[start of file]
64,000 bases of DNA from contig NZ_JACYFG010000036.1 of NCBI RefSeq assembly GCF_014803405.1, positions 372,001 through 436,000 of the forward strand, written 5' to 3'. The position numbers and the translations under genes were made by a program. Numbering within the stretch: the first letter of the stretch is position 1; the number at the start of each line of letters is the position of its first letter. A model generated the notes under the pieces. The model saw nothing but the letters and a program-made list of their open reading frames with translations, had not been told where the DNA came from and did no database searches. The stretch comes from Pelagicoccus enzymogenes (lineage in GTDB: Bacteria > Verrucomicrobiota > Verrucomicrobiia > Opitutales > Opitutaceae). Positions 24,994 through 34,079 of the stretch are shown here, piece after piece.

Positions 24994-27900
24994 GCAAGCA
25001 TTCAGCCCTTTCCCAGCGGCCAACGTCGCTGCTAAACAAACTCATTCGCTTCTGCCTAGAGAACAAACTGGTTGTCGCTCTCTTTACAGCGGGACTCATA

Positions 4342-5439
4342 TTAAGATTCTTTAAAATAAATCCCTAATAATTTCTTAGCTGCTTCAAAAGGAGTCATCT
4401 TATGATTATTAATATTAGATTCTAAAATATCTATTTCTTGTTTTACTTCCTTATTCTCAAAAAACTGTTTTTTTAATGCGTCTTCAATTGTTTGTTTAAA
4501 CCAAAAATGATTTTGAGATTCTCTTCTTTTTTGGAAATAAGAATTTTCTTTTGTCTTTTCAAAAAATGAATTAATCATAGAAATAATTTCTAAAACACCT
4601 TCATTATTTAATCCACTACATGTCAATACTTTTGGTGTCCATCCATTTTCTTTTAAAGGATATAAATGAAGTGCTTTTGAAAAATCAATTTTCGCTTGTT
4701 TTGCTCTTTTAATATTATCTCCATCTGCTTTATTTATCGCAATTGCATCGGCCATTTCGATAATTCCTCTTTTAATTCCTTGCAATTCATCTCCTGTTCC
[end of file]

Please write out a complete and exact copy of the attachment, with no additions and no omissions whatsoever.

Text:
64,000 bases of DNA from contig NZ_JACYFG010000036.1 of NCBI RefSeq assembly GCF_014803405.1, positions 372,001 through 436,000 of the forward strand, written 5' to 3'. The position numbers and the translations under genes were made by a program. Numbering within the stretch: the first letter of the stretch is position 1; the number at the start of each line of letters is the position of its first letter. A model generated the notes under the pieces. The model saw nothing but the letters and a program-made list of their open reading frames with translations, had not been told where the DNA came from and did no database searches. The stretch comes from Pelagicoccus enzymogenes (lineage in GTDB: Bacteria > Verrucomicrobiota > Verrucomicrobiia > Opitutales > Opitutaceae). Positions 24,994 through 34,079 of the stretch are shown here, piece after piece.

Positions 24994-27900
24994 GCAAGCA
25001 TTCAGCCCTTTCCCAGCGGCCAACGTCGCTGCTAAACAAACTCATTCGCTTCTGCCTAGAGAACAAACTGGTTGTCGCTCTCTTTACAGCGGGACTCATA

Positions 4342-5439
4342 TTAAGATTCTTTAAAATAAATCCCTAATAATTTCTTAGCTGCTTCAAAAGGAGTCATCT
4401 TATGATTATTAATATTAGATTCTAAAATATCTATTTCTTGTTTTACTTCCTTATTCTCAAAAAACTGTTTTTTTAATGCGTCTTCAATTGTTTGTTTAAA
4501 CCAAAAATGATTTTGAGATTCTCTTCTTTTTTGGAAATAAGAATTTTCTTTTGTCTTTTCAAAAAATGAATTAATCATAGAAATAATTTCTAAAACACCT
4601 TCATTATTTAATCCACTACATGTCAATACTTTTGGTGTCCATCCATTTTCTTTTAAAGGATATAAATGAAGTGCTTTTGAAAAATCAATTTTCGCTTGTT
4701 TTGCTCTTTTAATATTATCTCCATCTGCTTTATTTATCGCAATTGCATCGGCCATTTCGATAATTCCTCTTTTAATTCCTTGCAATTCATCTCCTGTTCC